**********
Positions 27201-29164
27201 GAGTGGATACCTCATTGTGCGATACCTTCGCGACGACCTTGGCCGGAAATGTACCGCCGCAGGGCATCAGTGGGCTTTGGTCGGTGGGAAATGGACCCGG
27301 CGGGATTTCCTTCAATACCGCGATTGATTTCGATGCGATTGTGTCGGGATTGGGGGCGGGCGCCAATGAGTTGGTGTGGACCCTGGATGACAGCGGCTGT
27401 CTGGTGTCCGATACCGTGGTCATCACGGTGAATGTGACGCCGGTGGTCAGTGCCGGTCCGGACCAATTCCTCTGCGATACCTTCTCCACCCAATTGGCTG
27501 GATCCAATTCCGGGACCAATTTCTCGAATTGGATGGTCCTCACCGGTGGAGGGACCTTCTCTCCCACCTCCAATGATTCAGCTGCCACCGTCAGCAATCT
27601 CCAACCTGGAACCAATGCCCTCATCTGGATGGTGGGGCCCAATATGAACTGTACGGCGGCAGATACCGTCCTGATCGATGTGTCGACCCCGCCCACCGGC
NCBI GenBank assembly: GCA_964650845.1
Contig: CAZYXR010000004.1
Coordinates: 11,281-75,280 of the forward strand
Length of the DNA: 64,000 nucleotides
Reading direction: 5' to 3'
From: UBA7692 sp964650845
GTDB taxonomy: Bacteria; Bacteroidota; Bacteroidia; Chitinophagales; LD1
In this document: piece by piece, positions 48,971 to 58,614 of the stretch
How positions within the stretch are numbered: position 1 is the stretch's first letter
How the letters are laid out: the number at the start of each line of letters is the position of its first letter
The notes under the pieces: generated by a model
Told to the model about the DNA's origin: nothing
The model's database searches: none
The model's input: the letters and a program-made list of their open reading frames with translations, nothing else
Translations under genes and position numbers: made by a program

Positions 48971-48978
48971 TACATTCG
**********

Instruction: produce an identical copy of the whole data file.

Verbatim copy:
Positions 27201-29164
27201 GAGTGGATACCTCATTGTGCGATACCTTCGCGACGACCTTGGCCGGAAATGTACCGCCGCAGGGCATCAGTGGGCTTTGGTCGGTGGGAAATGGACCCGG
27301 CGGGATTTCCTTCAATACCGCGATTGATTTCGATGCGATTGTGTCGGGATTGGGGGCGGGCGCCAATGAGTTGGTGTGGACCCTGGATGACAGCGGCTGT
27401 CTGGTGTCCGATACCGTGGTCATCACGGTGAATGTGACGCCGGTGGTCAGTGCCGGTCCGGACCAATTCCTCTGCGATACCTTCTCCACCCAATTGGCTG
27501 GATCCAATTCCGGGACCAATTTCTCGAATTGGATGGTCCTCACCGGTGGAGGGACCTTCTCTCCCACCTCCAATGATTCAGCTGCCACCGTCAGCAATCT
27601 CCAACCTGGAACCAATGCCCTCATCTGGATGGTGGGGCCCAATATGAACTGTACGGCGGCAGATACCGTCCTGATCGATGTGTCGACCCCGCCCACCGGC
NCBI GenBank assembly: GCA_964650845.1
Contig: CAZYXR010000004.1
Coordinates: 11,281-75,280 of the forward strand
Length of the DNA: 64,000 nucleotides
Reading direction: 5' to 3'
From: UBA7692 sp964650845
GTDB taxonomy: Bacteria; Bacteroidota; Bacteroidia; Chitinophagales; LD1
In this document: piece by piece, positions 48,971 to 58,614 of the stretch
How positions within the stretch are numbered: position 1 is the stretch's first letter
How the letters are laid out: the number at the start of each line of letters is the position of its first letter
The notes under the pieces: generated by a model
Told to the model about the DNA's origin: nothing
The model's database searches: none
The model's input: the letters and a program-made list of their open reading frames with translations, nothing else
Translations under genes and position numbers: made by a program

Positions 48971-48978
48971 TACATTCG